Shocked, you meet with your supervisor to obtain insights about what went wrong and guidance concerning her expectations for the next project.
You take her suggestions to heart and double down on your efforts. This cycle repeats itself until you eventually emotionally disengage from the job.
Institutions’ fortunes hinge upon their ability to identify, appeal to, and properly assist good students.
By helping them, places of higher learning produce the greatest return on their investments.
In class, good students exhibit the studious habits of their more successful peers, whom I call “great learners.” However, their test grades often resemble those of academically weak students who skip class or show up unprepared and who don’t seem at all serious about their academic performance.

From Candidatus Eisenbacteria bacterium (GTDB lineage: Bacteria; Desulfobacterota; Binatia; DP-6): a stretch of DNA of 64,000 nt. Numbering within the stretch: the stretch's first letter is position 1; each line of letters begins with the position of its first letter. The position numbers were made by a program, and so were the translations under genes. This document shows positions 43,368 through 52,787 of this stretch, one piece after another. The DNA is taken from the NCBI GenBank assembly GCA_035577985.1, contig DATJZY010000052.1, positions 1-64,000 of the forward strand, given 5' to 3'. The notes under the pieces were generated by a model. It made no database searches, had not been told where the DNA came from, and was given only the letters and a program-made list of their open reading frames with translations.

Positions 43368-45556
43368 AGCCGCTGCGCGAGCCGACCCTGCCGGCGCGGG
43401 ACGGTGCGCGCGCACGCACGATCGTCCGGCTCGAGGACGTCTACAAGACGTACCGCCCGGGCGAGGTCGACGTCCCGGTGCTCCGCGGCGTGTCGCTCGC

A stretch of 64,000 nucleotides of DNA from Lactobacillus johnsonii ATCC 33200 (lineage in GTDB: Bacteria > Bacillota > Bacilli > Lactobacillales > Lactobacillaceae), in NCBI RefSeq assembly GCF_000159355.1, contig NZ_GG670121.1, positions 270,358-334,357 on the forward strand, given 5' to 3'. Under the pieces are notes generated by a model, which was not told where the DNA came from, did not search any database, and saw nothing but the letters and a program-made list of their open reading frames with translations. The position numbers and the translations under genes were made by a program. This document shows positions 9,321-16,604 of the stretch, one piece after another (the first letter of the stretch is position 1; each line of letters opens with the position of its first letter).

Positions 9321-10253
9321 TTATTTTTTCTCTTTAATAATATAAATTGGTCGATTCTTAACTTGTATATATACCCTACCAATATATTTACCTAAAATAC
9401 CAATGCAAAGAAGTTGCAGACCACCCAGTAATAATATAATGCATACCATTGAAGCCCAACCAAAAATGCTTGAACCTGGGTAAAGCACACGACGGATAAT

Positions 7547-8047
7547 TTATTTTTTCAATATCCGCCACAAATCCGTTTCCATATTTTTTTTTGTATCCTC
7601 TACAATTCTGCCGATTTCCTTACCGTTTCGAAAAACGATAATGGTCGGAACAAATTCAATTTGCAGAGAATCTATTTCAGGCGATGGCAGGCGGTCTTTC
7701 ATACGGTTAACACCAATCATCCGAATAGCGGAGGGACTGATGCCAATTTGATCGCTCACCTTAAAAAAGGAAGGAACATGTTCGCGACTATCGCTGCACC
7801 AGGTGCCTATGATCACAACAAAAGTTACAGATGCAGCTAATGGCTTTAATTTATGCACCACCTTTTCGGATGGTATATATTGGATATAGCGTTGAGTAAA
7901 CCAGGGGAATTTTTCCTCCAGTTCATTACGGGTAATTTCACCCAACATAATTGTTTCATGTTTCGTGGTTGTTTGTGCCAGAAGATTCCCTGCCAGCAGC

For these reasons, good students are mischaracterized, misdiagnosed or simply overlooked.Cultural change requires impacting students who disproportionally influence the academic culture.Good students are effective vehicles for change because they are numerous, thus amplifying their impact, and because they can improve the most with the least number of resources.Then you take a new job in which you are essentially performing the same duties. You understand that this new job demands more time and effort, and you work with increased energy and diligence. However, your supervisor deems the quality of your work unacceptable.Even worse, for the first time in your life, your effort is questioned.We simply cannot fathom the notion that students who struggle in our courses can be simultaneously smart and failing, hardworking and yet seemingly apathetic. Our training and insecurities help us miss them, even though they are ubiquitous.The good student experience is so prevalent that we gravitate to the anomalies. So in a class of 30 students, the 5-6 lowest-performing students who seemingly are militantly resistant get the “academic alert” treatment and so forth.Unfortunately, what made these students shine in high school isn’t enough to lift them above mediocrity and up to their personal standards.Students who enjoyed pre-college academic success enter institutions of higher learning with a high academic self-image.Similarly perplexed are young people who aced tests and earned high marks in high school but in college, even with added study time, can’t figure how to rise to the level of achievement they’d been confident they’d attain.Over the past decade, the phenomenon of college student academic under-performance has received considerable attention.